One day as I was roaming around that I saw a strange object, but as I reached near it, it appeared to be a mare. I tried to touch her, but she cried with a great cry, and in the meantime a man came from under the earth and asked me - "Who are you? When have you come here? Where have you come from?" I answered - "O My Master, I am a stranger here. I was in a ship, it submerged in the sea with other passengers. God saved me and brought me here." He took me by my hand and asked me to follow him. He took me to a subterranean chamber and offered me food. I ate to my satisfaction. Then he asked about me and I told him what befell me.

Then I asked him not to be displeased with me and tell me who he was and why was he living in a subterranean chamber, and why he had chained the mare? He said - "We are a party dispersed in this island upon its shores. We are the grooms of the King Mihirjan and we take care of all of his horses and every month, in bright fortnight, we bring the swift mares and chain them here. They attract the sea-horses. The children born from them are a good source of good money because such animals are not found on the Earth anywhere. This is the time of coming of the sea-horse."

On the 540th Night

"If the will of God is there, I will take you to my King and then will send you back to your own country. You know this, that if you had not met me, you would have not seen here anyone else. You would have died in misery and nobody would have known it." At the same time many horses came out of the sea and covered the mares. After a while when the mares kicked them out, that man with his other fellows came out, and seeing them, the sea-horse ran away in the sea. Then they asked about me and he told them my story. They spread the table, arranged the food and ate and I also ate with them. Then they mounted the horses and took me with them to their King.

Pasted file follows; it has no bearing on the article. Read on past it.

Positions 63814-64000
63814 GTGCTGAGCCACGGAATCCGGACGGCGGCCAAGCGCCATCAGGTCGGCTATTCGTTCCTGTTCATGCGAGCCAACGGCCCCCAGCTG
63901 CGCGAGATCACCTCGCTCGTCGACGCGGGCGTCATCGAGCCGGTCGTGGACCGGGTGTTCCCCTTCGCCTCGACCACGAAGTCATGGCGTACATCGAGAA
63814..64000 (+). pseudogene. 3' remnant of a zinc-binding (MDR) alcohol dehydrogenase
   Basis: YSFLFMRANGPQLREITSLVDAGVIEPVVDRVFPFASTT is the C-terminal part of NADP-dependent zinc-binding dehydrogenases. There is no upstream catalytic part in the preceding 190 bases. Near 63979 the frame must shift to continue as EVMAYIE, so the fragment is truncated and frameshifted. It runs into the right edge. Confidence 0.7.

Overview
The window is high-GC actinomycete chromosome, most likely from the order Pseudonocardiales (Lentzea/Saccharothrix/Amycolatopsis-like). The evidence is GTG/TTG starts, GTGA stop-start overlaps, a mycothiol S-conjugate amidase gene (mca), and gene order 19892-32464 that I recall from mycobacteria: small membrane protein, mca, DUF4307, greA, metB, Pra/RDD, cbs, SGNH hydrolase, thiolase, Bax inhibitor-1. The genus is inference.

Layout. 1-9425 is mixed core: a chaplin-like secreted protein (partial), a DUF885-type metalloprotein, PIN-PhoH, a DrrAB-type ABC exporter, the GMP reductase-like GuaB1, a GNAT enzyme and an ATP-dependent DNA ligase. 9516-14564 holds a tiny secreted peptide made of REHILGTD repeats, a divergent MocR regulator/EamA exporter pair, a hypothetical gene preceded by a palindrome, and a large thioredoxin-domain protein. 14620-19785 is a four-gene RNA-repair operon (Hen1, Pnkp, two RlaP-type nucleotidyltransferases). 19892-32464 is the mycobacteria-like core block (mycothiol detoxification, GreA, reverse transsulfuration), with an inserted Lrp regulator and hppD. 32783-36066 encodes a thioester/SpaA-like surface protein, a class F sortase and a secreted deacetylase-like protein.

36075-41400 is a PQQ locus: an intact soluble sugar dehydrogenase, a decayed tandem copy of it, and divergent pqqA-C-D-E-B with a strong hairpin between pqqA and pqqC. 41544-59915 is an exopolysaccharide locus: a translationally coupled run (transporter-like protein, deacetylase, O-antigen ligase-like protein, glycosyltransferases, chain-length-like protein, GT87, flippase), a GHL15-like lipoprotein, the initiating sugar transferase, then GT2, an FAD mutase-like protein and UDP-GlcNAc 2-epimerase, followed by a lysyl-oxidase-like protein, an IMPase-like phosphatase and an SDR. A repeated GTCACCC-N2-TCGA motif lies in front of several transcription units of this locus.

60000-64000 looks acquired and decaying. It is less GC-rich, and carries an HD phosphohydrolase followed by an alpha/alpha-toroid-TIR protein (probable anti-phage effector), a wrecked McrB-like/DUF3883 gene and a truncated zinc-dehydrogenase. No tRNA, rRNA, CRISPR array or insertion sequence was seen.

We came to the city of the King Al-Mihirjan. They told my story to him and he desired to see me. I went to him, he welcomed me cordially. I told him the whole story and he thanked Allaah for my safe arrival there. He appointed me the superintendent of the sea-port and registrar of every vessel that came there. I used to visit him regularly for his orders. He invested me costly robes and other kinds o favors. I did not want to live there, so I always enquired the direction of the city of Bagadaad, but none knew it, nor knew any one who went there. One day I went to the King and found him with a party of Indians. They asked about me and I asked about them."

Contd on 2nd Page



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Created by Sushma Gupta on January 15, 2002
Modified on 07/24/14